Travel to Bangladesh: Tagore Country
Kushtia is a Bangladeshi administrative district wedged between the Indian border and the Ganges; it is also the name of a riverside town in the district. Early this century, the family of the poet Rabindranath Tagore owned Silaidaha, an estate on the right-bank of the Padma, only a few miles from Kushtia town. The house is now a museum of modest interest; from the cupola, however, you can view the fields and river that Tagore saw when he sat there and translated into English the poems that won him the Nobel prize in 1913.
The highway west from Dhaka to Kushtia comes abruptly to the Brahmaputra (locally called the Jamuna) River at Aricha, just above the river's confluence with the Ganges (locally called the Padma). Very informal ferry berths move around seasonally with the fluctuating edge of the river, and the ferries themselves head in several directions. Here is the approach to the Goalundo Ghat, on the west side of the Ganges. Goalundo is the railhead for a system than once brought passengers from Calcutta. From Goalundo they took ferries to Dhaka.
Upstream on the Ganges some 40 or 50 miles, the Hardinge Bridge crosses the Ganges a few miles upstream of Kushtia. This railway bridge, opened in 1915 by the viceroy, Lord Hardinge, was one of the biggest bridges built by the British in India. Its 15 sections stretch 5,900 feet, and the piers were sunk 160 feet below low-water level to stabilize the structure against the shifting river. Kipling somewhere in his days as a journalist wrote a long piece in the heroic vein about the construction of a similar bridge in the Punjab.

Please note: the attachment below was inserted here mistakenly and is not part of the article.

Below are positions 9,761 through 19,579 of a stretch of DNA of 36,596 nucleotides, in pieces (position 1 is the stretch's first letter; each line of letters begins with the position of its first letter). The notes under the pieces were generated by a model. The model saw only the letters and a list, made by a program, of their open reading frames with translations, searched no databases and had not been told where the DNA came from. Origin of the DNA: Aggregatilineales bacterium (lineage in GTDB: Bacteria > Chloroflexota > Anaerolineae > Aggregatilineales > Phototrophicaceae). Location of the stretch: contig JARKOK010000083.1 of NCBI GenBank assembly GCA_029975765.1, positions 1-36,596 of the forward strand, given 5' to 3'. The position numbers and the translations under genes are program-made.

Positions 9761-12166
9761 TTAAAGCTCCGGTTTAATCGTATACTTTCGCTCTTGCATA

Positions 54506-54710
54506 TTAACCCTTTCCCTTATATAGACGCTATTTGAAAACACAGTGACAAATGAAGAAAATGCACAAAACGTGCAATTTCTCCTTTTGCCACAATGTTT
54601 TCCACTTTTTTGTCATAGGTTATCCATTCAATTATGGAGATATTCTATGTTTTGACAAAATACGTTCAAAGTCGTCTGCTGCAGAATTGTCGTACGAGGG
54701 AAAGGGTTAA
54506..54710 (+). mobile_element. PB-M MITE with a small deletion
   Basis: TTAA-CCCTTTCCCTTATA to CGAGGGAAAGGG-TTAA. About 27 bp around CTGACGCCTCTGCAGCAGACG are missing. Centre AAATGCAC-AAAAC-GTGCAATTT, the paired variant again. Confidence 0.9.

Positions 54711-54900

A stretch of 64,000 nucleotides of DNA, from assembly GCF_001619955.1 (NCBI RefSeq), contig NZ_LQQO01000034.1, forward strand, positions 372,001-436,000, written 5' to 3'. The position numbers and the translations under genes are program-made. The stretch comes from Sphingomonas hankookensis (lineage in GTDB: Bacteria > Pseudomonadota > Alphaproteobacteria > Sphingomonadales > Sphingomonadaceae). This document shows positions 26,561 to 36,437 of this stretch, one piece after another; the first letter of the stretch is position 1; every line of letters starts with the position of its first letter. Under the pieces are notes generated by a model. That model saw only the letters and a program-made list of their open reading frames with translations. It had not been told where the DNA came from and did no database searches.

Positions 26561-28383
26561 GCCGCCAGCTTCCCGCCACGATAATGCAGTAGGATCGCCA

Partially sabotaged in 1971 by retreating Pakistani forces during the Bangladeshi war of independence, it was repaired and is now back in use.
Nearby, a crowded ferry handles vehicular traffic.
Downstream some more, near the Tagore home: the motorized vessels vanish, replaced by the stillness of poled sailing craft.
The local bus-line.
A few hundred yards away, the Tagore house. The peace and quiet are very loud.
Inside there isn't much of interest, apart perhaps from a lawnmower made a century ago in New York: call it flotsam and jetsam from an early phase of globalization.
The countryside is more interesting than the house. This is a dry season picture, with fallow fields and mounds of rice straw in the background; the path is elevated in anticipation of flooded paddies.
The same farmstead but now with a hint of the work that goes on season after season--in this case breaking clods with a wooden mallet. Tagore loved this place but despaired of the social stagnation of the workers who sustained it.
Serious business: sugar is a major source of income here, and it is semi-processed by boiling to a syrup in sheds set in the fields.
Nirad Chaudhuri wrote of house-proud Bengali peasants who took meticulous care of their homes, whether of thatch or mud. His memories were of a time now a century past, but the house here is about as perfect an example of a thatched hut as can be imagined.
The mud-walled variety, equally fastidious.
A farmstead courtyard, with implements arranged almost like a still-life.
In a corner of the same compound, a girl cooks.
Just a quick glimpse.
Inside the house.
A widowed mother comes to offer water and puffed rice.
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